For most people, the best home theater systems provide an excellent balance of good quality sound and easy installation. The way many modern sound bars get the sound from your TV is via an HDMI ARC connection. HDMI ARC allows the TV to send the audio down the HDMI cable into your sound bar.
If you have an older TV, you might not have an HDMI ARC connector. HDMI, yes, but maybe not the ARC version , which is newer. IN this case, you might need a system that has an optical connection which is more common on older TVs. The main advantage of an all-in-one system is that you will be getting an amplifier and speakers designed to work well together.
You don’t need to worry about matching the speakers with the amplifier. And, you don’t need to be concerned with many of the technical details which confuse many people.
A complete package will usually include all the extras required to get it all up and running. Like speaker wire, for example. However, you may want to double-check this, as some may not.
Most sound bar speakers are about 40 inches or longer, and can be mounted on the wall or placed on a shelf above or below a TV. Some models, often from the same brand as your TV, are designed to fit between the TV’s legs. For larger TVs, consider a wider model for a wider stereo image (the spatial location of the sound). For smaller TVs, consider one that’s no wider than the screen.
Sound bars can have anywhere from two to five or more speakers in the main enclosure. Some have drivers that angle outward toward the sides of the room to create a broader sound environment. Models that support Dolby Atmos or DTS:X 3D audio typically also have up firing speakers to create a sense of height. Many sound bars come with a wireless subwoofer that you can put almost anywhere in a room, even out of sight. If you’ll be placing the sound bar on the TV stand, make sure there’s enough room in front of the set, and check to see that the sound bar isn’t so tall that it will block the remote control’s line of sight to the TV. If you’re using the sound bar only for listening to your TV, you can go for a low-priced, no-frills model that has at least decent sound quality. It will be a step up from almost any TV’s built-in sound. But if you want to use the sound bar for music as well as TV, we recommend a model with very good or excellent sound quality. Many sound bars offer multichannel audio, but a few newer models now also support Dolby Atmos and/or DTS:X, the two newest surround-sound formats. Both are “object based” audio technologies, where sound engineers are able to place sounds almost anywhere in a listener’s environment during the recording and mixing process.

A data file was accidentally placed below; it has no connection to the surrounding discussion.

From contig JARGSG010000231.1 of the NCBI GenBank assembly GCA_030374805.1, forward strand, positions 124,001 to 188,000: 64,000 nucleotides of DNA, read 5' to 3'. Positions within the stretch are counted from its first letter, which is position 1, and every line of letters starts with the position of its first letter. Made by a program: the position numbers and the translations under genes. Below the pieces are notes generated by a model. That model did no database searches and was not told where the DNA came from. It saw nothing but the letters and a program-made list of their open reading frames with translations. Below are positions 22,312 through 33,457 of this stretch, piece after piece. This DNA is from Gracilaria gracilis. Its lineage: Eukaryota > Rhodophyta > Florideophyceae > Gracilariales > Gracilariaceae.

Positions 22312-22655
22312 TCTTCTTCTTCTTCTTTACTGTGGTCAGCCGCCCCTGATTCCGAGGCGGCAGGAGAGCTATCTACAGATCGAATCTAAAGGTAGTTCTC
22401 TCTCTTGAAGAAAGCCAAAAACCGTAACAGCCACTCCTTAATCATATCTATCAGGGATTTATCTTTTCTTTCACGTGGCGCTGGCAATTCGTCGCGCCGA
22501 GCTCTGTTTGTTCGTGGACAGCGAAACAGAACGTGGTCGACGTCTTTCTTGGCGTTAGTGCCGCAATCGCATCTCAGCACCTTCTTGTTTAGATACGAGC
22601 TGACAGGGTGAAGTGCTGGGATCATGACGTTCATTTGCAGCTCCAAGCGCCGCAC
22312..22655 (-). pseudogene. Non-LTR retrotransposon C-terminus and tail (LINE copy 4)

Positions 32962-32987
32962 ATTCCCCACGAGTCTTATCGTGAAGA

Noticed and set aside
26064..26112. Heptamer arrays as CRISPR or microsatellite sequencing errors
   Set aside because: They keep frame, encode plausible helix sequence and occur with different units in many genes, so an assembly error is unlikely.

Both Dolby Atmos and DTS:X try to map sound effects, or “objects,” in a three-dimensional space. Dolby Atmos, which was initially developed for movie theaters, does this by adding the element of height to a surround-sound setup. In sound bars, this is achieved by using up firing speakers that bounce sound off the ceiling toward your listening position. This can create overhead sound effects, such as a plane flying above you and then disappearing in the distance. Several sound bars come with rear speakers to create a true surround-sound experience. Often these speakers connect via wires to a wireless subwoofer or amplifier, so they aren’t completely wireless, but they don’t require wires running from the sound bar to the back of a room. Most, but not all, subwoofers are powered, with their own built-in amps; these models must be plugged into an electrical outlet. A powered subwoofer often provides more control over bass.